Notice how the question that each validity type addresses presupposes an affirmative answer to the previous one. This is what we mean when we say that the validity types build on one another. The figure shows the idea of cumulativeness as a staircase, along with the key question for each validity type. For any inference or conclusion, there are always possible threats to validity -- reasons the conclusion or inference might be wrong. Ideally, one tries to reduce the plausibility of the most likely threats to validity, thereby leaving as most plausible the conclusion reached in the study.

For instance, imagine a study examining whether there is a relationship between the amount of training in a specific technology and subsequent rates of use of that technology. Because the interest is in a relationship, it is considered an issue of conclusion validity. Assume that the study is completed and no significant correlation between amount of training and adoption rates is found. On this basis it is concluded that there is no relationship between the two.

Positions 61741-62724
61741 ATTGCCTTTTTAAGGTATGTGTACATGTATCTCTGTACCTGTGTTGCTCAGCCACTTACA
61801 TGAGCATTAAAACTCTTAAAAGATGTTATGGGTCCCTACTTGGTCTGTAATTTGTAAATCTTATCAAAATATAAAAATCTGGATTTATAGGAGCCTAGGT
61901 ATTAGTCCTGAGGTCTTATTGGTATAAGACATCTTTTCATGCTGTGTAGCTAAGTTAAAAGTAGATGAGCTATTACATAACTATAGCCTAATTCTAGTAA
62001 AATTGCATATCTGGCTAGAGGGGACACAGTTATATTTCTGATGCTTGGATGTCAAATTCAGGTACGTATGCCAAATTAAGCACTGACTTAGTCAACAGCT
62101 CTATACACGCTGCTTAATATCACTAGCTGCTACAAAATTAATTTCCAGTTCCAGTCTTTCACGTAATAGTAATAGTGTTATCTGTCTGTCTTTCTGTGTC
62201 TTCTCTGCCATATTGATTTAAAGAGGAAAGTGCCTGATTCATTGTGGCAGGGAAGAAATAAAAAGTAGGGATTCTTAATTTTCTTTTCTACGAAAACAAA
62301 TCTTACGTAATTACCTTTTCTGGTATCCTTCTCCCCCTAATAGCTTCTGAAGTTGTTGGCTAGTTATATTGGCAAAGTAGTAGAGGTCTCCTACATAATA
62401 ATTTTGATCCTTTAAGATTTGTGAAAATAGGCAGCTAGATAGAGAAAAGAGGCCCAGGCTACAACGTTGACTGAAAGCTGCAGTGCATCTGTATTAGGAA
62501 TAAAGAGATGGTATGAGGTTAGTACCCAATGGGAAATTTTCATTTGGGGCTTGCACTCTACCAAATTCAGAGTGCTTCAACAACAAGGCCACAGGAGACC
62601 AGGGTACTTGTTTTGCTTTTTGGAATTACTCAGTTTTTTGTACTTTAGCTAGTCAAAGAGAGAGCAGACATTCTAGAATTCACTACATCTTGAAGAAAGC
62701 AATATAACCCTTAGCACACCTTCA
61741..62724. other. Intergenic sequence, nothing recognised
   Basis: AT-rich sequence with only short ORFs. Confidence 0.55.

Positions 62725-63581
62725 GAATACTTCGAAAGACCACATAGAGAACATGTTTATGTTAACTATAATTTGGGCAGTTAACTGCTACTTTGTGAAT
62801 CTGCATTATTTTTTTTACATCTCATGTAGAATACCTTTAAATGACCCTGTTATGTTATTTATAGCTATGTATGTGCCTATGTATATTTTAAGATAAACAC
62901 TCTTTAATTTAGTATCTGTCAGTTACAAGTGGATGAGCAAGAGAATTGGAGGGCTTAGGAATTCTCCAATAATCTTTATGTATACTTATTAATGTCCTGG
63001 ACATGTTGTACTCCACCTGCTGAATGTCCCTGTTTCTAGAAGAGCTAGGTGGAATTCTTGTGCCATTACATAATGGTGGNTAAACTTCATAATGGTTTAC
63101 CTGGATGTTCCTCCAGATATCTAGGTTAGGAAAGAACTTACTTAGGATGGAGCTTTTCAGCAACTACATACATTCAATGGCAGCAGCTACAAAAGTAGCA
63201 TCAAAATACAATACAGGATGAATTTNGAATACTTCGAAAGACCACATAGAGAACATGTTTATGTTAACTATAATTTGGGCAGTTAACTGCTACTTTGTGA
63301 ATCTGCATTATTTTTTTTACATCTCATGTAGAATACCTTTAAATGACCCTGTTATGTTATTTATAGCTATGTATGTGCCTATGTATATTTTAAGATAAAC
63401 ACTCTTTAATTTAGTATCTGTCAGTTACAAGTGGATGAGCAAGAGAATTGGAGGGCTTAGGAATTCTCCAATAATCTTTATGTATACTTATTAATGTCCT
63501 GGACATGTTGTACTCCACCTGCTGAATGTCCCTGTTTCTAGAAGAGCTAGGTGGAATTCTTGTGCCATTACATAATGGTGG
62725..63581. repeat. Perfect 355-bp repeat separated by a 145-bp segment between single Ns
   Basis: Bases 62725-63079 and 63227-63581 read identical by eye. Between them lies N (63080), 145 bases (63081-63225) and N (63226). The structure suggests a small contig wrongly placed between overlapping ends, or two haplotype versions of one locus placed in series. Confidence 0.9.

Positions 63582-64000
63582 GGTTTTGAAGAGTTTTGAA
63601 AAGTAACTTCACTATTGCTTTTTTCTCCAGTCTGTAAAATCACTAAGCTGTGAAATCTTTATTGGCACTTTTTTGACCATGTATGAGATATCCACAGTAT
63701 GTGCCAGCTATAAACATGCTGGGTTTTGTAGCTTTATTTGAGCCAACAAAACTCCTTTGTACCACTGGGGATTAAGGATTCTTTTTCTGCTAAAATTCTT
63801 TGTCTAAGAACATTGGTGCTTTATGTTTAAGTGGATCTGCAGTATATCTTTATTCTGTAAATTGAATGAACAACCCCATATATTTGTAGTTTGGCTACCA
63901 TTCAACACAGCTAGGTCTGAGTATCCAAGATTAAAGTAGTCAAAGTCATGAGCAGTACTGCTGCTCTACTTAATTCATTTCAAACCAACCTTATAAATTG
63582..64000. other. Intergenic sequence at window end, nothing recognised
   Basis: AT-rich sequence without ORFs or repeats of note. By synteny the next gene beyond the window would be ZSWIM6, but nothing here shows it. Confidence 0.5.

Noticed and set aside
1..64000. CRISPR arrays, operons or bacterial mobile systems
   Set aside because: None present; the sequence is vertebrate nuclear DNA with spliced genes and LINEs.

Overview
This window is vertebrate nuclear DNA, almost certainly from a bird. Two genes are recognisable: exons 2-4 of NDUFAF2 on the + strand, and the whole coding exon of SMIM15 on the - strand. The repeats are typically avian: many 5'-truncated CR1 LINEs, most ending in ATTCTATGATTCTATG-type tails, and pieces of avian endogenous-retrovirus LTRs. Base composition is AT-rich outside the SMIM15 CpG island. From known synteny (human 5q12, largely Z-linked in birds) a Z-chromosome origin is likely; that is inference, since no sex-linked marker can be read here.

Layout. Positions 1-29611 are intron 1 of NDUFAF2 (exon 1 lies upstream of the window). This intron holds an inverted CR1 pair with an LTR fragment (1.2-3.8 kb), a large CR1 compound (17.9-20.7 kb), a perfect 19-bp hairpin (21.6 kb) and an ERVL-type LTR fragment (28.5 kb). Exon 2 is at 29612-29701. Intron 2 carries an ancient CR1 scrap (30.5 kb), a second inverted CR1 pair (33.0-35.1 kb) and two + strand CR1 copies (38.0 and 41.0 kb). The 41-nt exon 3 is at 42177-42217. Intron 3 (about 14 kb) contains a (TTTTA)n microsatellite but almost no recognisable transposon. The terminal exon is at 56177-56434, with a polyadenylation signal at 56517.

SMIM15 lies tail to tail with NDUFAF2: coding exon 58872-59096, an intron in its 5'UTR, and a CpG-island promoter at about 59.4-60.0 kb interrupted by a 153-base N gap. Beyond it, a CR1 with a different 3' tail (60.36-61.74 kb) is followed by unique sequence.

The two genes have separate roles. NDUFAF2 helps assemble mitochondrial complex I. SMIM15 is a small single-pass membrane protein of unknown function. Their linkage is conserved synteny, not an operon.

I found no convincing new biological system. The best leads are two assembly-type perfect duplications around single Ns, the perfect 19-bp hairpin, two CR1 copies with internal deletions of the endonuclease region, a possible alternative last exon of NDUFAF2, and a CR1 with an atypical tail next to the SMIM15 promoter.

How could this conclusion be wrong -- that is, what are the "threats to validity"? For one, it's possible that there isn't sufficient statistical power to detect a relationship even if it exists. Perhaps the sample size is too small or the measure of amount of training is unreliable.

This will reinforce the findings and ensure that the wider scientific community will accept the hypothesis. Without this replication of statistically significant results , the experiment and research have not fulfilled all of the requirements of testability. This prerequisite is essential to a hypothesis establishing itself as an accepted scientific truth.